Figure 2. Trends in imaging-based patents. CT: computed tomography; MRI: magnetic resonance imaging.
Figure 3. Trends in AI- and ML-based patents. AI: artificial intelligence; ML: machine learning.

Principal Findings

Based on the identified health care–related AI-based patents, China clearly stands out as a leader in the field of AI. Also, 2020 seems to be a turning point with marked growth in health care–related patents. Following the widespread success of ChatGPT (OpenAI) in 2022, there are no data to indicate that this growth would slow down [23].

Certain medical specialties stand out in terms of the number of patents that have been submitted about AI technologies and inventions that might be relevant to them (Figure 4). Based on a previous study published by our group about FDA-approved AI- and ML-based medical technologies [1], radiology, cardiology, and oncology were already identified as specialties with many AI-based applications. The more repetitive or data-based tasks a specialty entails, the higher the potential for automation to be able to contribute to that field.

Moreover, patents that include the analysis of medical images or videos can be relevant to a range of specialties from radiology to pulmonology and surgery. Specialties that are closely linked to medical imaging can also be in the focus of AI patents in the coming years. Examples include dentistry, ophthalmology, and emergency medicine.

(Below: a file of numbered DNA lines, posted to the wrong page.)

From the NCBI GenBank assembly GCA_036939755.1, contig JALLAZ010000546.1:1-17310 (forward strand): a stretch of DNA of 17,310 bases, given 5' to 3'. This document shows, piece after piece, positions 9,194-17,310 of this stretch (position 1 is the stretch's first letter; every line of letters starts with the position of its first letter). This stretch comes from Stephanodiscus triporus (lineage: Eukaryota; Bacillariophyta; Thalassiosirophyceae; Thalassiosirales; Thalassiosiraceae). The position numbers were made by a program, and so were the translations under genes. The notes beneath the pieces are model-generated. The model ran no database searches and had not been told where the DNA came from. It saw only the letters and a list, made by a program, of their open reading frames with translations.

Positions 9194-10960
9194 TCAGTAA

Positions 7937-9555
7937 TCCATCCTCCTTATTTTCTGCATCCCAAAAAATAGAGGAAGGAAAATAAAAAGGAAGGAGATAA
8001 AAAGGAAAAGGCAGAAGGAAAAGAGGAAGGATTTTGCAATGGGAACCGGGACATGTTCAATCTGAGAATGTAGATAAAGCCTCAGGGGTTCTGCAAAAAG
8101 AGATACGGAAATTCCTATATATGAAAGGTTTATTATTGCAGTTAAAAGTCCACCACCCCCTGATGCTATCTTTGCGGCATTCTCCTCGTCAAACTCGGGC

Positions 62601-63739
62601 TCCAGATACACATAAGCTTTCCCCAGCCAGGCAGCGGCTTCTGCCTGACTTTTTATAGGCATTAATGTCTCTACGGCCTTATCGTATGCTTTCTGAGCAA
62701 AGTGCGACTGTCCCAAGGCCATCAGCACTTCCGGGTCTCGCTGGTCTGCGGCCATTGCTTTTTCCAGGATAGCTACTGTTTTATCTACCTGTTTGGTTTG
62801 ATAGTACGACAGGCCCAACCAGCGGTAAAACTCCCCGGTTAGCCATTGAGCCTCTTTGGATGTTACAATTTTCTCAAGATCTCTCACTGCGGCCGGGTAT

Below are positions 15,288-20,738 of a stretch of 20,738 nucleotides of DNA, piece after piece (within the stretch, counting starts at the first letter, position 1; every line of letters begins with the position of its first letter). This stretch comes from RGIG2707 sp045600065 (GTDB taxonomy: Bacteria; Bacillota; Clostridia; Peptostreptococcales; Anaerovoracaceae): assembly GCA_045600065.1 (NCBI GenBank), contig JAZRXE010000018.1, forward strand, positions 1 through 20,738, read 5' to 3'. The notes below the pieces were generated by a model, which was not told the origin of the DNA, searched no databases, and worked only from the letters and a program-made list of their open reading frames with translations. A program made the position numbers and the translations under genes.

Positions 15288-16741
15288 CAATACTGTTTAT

Besides these imaging-oriented specialties, as analyzing images is a widely popular use case of AI and ML, dermatology and pathology could also benefit from the AI revolution. In dermatology, the rise of skin-checking applications that can analyze photos of skin lesions on patients’ smartphones underscores this observation [24]. In pathology, automated assessment of digitized histopathology slides falls into the same category [25].

Medical specialties such as psychiatry or neurology that are more interaction-based (as opposed to being data-based) and entail more creative (vs repetitive) tasks might receive fewer AI patents; thus, those could be less prone to AI- or ML-based innovations [26].

The discrepancy between the top-ranking medical specialties in the title and abstract analyses could be attributed to the higher occurrence of related terms in the abstracts than in the titles, given the higher density of words in the former.

With this study, we attempt to prove the point that in the age of automation, preparing with regulations in time should be of high priority among policy makers. The #wearenotwaiting movement that comprises thousands of patients with diabetes, who created artificial pancreatic systems, further emphasizes this [27]. These patients have developed applications, platforms, and other solutions to help each other manage their diabetes. Their OpenAPS (Open Artificial Pancreas System) software that was created entirely by the patient community with no contribution from medical professionals automatically provides patients with the right doses of insulin based on their blood glucose level [28].

Due to the influx of advanced technologies such as wearable health sensors, portable diagnostic devices, and AI and ML applications in health care, it has become inevitable to design regulations and guidelines for technologies that are not available in the market yet, but everything, including patent trends, indicates that they will soon be. As patients now have access to technologies, data, and algorithms, they will find a way to use the technology that is not yet regulated but can still help them manage their condition or health.